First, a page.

As feared as the team was on the hardwood, their manager was just as tough. When the Rens were on the road, “Illidge carried a tabulator to count the gate and a gun to make sure he took home what he counted,” George wrote.

Douglas himself insisted that the Rens would not take the court until Illidge had the payment in his hand. Douglas also sprung for a customized bus, letting his team travel in style in a vehicle with reclining seats and the capability of carrying food.

A luxury for any team back then, it also helped them avoid certain indignities — something a team of Black players traveling around the country would no doubt come across in the South.

In the 1930s, Douglas felt his team was the best in the nation. When a professional tournament was finally organized in Chicago, it was his chance to prove it. The mighty Rens scythed their way through a field of eight teams, culminating in a “world champion” title on March 28, 1939. In the hotly contested final showdown — with no shortage of physical contact between the teams — the Rens beat the all-white Oshkosh All-Stars 34-25.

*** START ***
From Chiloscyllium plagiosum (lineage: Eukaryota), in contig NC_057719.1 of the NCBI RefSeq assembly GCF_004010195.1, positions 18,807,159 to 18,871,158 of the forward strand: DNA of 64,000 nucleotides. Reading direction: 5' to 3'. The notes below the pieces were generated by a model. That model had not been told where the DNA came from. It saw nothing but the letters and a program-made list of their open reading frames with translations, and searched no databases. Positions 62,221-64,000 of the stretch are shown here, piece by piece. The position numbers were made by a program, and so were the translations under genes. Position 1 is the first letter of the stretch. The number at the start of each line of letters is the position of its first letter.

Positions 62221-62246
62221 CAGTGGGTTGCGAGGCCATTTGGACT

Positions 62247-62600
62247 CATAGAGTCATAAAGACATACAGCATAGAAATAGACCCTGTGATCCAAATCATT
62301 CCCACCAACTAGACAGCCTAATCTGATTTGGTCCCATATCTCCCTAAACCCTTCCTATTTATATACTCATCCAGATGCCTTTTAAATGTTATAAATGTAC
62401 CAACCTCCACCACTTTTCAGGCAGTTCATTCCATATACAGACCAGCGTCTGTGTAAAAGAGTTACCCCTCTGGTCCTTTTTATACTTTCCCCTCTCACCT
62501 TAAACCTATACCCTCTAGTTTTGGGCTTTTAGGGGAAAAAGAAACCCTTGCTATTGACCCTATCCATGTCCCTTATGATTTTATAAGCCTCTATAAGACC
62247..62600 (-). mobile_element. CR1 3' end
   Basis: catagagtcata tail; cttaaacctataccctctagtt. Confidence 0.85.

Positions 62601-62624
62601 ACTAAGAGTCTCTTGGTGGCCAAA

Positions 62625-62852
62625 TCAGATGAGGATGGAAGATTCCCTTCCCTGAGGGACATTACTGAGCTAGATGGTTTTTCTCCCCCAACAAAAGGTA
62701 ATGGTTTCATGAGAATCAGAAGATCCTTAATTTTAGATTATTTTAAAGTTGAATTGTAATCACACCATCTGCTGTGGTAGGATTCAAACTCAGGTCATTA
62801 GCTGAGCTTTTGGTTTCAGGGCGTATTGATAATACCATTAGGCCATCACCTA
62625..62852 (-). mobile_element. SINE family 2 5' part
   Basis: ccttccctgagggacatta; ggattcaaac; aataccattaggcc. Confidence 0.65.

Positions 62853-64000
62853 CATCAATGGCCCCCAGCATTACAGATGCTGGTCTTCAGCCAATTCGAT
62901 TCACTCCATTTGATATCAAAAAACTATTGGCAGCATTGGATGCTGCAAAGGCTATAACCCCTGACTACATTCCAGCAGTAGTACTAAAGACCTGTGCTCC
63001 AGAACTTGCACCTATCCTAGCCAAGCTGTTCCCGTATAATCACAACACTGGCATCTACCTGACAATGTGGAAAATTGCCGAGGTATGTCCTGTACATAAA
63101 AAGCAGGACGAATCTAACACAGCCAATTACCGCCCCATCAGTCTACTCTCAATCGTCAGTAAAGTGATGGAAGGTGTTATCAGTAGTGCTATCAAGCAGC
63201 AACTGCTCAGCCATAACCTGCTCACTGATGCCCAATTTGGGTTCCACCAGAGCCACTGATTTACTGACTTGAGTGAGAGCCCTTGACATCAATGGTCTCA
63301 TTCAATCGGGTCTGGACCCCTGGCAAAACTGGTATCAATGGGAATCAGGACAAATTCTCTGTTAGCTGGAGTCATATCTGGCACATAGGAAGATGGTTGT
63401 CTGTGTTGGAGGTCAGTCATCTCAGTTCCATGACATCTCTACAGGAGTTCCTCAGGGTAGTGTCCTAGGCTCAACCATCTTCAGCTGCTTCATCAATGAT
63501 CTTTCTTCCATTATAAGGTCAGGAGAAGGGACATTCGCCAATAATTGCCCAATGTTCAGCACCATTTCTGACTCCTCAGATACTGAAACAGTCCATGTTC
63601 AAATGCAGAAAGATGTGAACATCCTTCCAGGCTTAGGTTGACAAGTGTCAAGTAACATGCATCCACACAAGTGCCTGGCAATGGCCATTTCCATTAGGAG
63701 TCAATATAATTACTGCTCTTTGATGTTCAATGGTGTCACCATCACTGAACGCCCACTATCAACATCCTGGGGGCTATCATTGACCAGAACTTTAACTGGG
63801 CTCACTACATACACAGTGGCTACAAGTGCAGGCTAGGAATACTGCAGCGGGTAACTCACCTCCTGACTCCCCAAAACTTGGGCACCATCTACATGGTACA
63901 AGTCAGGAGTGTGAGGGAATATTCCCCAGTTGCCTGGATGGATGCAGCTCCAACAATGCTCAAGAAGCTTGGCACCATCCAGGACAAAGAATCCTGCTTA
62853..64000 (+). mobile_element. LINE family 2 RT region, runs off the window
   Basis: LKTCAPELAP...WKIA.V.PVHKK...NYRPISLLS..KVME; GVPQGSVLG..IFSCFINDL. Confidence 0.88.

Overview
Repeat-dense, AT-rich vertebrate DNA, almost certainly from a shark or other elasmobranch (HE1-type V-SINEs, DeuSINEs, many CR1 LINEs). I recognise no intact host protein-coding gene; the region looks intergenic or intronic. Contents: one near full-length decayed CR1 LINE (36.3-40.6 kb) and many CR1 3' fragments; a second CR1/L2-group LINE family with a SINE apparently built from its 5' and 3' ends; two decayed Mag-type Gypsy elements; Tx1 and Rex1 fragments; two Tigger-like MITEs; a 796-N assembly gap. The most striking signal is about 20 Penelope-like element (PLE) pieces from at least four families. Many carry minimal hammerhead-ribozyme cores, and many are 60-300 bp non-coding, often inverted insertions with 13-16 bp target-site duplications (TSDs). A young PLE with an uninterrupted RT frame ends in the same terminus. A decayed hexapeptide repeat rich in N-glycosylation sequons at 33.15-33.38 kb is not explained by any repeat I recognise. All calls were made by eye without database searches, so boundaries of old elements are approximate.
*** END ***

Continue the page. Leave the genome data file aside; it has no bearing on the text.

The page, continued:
In the New York Evening Telegram, writer Joe E. Williams noted, “They are the champions of professional basketball in the whole world. It is time we dropped the ‘colored’ champions title.”

The Rens and Douglas were trailblazers in their time, as the team demanded respect from their opponents and did not resort to clowning and “entertaining” the white populace as many Black barnstorming teams did before them. Douglas earned his induction to the Basketball Hall of Fame in 1972 as the first African-American honoree.

The Rens played from 1923-48 — compiling a record of 2,588-529 in that stretch — until their move to Dayton, Ohio, for the 1948-49 season. After a single season as the Dayton Rens, the team that had dazzled crowds nationwide finally disbanded.